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Is North Tahoe woke now?

Lake Tahoe - a beautiful place for a day trip, a weekend, or a second home. It has scenic beauty, history and recreation galore. And it is overrun by tourists. When you live in such a garden spot you learn to balance your own needs for scenic beauty and recreation with the raw reality that tourism is the lifeblood of the local economy. Back in November 1965 the voters of several Southshore communities voted (winning with 77% of the vote) to form the City of South Lake Tahoe, thereby achieving a means to organize and control development and keep some of the revenues from leaving the area. One shudders to think how Southshore might have evolved without that injection of local control.

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Placer County cars in Tahoe City

Meanwhile, the good people on the Northshore weren't feeling quite so impacted. There were only a few small casinos on their part of the Nevada side and the ski resorts - Homewood, Alpine, Squaw and Northstar - were reasonably good neighbors. In recent years, though, things changed on the Northshore. Big corporations took over the large ski resorts. Squaw pressured Placer County for massive urbanization of the resort's parking lot and, after it bought Alpine, it pressured the feds for permission to connect the two resorts with a giant tram on the edge of a wilderness area. Squaw Valley residents tried to form their own city but Placer LAFCO ignored the data and told them to take a hike. Northstar expanded its base village and built a luxury hotel. Developers got Placer County to approve major new luxury subdivisions. Then Air B&Bs and VRBOs became a thing. The price of housing skyrocketed, but the roads were never expanded. Covid was kind of the last straw for the locals. As Bay Area techies discovered the freedom of remote work, Placer County turned a blind eye on the massive influx of day-trippers and vacation renters. Locals found their normal trips to Truckee and back took hours out of their day. The natives, you might say, have become restless. They are beginning to look at the success incorporation has brought to South Lake Tahoe (El Dorado County) and Truckee (Nevada County) and wonder if they can get similar results in their part of eastern Placer.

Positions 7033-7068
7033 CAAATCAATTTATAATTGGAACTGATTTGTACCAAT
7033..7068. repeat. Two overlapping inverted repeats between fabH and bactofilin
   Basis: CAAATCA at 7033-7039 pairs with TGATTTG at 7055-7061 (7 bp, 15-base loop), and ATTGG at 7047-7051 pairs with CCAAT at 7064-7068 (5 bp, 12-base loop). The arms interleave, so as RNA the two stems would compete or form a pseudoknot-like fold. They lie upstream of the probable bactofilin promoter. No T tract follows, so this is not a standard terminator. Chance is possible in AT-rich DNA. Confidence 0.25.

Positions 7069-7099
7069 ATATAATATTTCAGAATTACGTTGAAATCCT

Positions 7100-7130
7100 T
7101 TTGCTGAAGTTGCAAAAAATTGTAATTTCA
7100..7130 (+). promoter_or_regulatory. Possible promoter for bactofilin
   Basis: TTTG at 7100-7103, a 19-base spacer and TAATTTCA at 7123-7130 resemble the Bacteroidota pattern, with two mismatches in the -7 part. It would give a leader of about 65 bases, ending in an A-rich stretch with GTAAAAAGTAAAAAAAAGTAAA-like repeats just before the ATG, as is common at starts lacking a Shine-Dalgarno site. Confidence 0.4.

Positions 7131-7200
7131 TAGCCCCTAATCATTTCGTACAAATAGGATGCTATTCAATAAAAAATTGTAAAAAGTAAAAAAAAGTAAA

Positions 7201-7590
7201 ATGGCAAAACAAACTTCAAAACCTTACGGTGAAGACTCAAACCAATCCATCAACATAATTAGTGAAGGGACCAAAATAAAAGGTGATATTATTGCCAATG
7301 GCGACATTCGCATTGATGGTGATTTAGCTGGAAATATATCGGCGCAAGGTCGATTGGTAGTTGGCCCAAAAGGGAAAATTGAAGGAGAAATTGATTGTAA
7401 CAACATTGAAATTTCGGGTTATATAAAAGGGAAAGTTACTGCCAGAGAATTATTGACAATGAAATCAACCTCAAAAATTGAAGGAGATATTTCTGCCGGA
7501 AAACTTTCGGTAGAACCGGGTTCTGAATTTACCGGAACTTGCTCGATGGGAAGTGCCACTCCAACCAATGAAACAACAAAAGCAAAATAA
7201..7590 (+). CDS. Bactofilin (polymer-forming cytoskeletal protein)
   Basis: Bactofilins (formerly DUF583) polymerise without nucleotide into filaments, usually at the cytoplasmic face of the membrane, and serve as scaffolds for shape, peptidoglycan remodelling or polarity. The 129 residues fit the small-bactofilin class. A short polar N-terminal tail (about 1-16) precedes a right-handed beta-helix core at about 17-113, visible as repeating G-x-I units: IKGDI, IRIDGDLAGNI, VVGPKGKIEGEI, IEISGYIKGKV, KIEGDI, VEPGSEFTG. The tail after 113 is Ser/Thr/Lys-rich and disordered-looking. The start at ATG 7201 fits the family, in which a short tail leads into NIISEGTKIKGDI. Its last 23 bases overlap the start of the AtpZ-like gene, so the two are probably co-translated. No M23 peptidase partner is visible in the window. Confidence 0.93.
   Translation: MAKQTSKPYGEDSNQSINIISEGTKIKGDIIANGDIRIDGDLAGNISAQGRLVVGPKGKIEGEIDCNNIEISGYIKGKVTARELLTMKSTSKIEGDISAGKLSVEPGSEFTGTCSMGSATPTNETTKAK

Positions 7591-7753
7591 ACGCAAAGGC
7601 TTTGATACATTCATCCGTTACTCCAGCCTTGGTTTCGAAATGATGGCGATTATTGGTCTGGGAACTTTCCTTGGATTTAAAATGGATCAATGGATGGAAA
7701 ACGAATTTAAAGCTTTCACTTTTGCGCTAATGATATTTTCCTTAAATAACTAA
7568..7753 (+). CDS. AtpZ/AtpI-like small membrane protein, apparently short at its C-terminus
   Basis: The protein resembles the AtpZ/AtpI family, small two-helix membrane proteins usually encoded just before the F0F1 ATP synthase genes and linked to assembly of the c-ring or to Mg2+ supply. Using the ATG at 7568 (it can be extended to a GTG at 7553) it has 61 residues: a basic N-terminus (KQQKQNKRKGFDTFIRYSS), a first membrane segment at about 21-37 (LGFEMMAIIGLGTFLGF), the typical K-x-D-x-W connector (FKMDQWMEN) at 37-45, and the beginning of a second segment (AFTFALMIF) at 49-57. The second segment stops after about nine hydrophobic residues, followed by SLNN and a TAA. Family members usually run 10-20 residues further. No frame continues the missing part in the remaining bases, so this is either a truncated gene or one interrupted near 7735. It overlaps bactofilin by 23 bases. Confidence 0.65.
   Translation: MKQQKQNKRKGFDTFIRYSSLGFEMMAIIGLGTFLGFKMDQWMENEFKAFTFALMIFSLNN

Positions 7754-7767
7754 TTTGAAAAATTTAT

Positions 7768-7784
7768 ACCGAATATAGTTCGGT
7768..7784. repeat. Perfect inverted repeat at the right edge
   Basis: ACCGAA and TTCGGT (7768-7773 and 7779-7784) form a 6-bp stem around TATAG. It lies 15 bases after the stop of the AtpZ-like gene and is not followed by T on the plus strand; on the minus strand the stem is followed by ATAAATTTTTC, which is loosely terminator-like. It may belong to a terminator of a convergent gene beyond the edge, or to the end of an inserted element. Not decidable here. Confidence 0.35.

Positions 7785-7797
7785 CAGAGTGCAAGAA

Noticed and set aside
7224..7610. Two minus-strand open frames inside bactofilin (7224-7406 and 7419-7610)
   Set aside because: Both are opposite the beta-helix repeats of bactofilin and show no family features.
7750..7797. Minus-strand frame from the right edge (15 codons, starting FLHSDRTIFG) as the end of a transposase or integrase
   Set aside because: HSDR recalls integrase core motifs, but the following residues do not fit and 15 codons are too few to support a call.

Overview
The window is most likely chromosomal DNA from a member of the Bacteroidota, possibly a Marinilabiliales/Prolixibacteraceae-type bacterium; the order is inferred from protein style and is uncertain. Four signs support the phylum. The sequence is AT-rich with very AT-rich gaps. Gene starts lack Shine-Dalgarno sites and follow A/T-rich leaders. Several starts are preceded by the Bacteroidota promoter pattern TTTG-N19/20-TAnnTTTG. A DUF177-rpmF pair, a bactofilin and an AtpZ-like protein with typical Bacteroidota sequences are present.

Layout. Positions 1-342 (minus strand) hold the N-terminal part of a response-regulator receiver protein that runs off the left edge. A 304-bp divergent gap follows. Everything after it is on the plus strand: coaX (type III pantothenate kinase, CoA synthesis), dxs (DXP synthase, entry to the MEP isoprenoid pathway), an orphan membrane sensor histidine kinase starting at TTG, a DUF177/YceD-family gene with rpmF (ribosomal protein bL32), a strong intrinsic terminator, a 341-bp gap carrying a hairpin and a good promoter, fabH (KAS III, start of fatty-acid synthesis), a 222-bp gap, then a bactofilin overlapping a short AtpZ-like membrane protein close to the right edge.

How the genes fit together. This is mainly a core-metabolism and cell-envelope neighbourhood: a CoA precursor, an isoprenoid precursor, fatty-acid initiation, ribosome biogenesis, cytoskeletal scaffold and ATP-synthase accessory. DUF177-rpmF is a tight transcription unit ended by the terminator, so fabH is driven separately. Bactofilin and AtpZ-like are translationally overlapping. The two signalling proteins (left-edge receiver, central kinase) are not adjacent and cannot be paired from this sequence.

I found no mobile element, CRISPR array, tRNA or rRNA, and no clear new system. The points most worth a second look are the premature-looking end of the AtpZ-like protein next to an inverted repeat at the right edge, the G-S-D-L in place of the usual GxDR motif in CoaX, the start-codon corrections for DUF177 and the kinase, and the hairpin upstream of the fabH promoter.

"Next time I drive by a police car in town it would be nice to actually know the name of the local policeman rather than merely being serviced by them."
Tahoe City resident Chris Gallager

Have a look at "Why Now is the Time to Incorporate North Lake Tahoe", published on the web 6 days ago and on Facebook yesterday. You will see their issues aren't really that much different from ours - their infrastructure is neglected, their land use projects are harmful to the quality of life and usually disrespectful of local small businesses, and people that don't listen to them make decisions about their community from afar. Just like here, there is an absence of democracy and local control that is making a mess of the area. Though it's too early to know if the flames will catch on, the fire has been lit. We wish them well.

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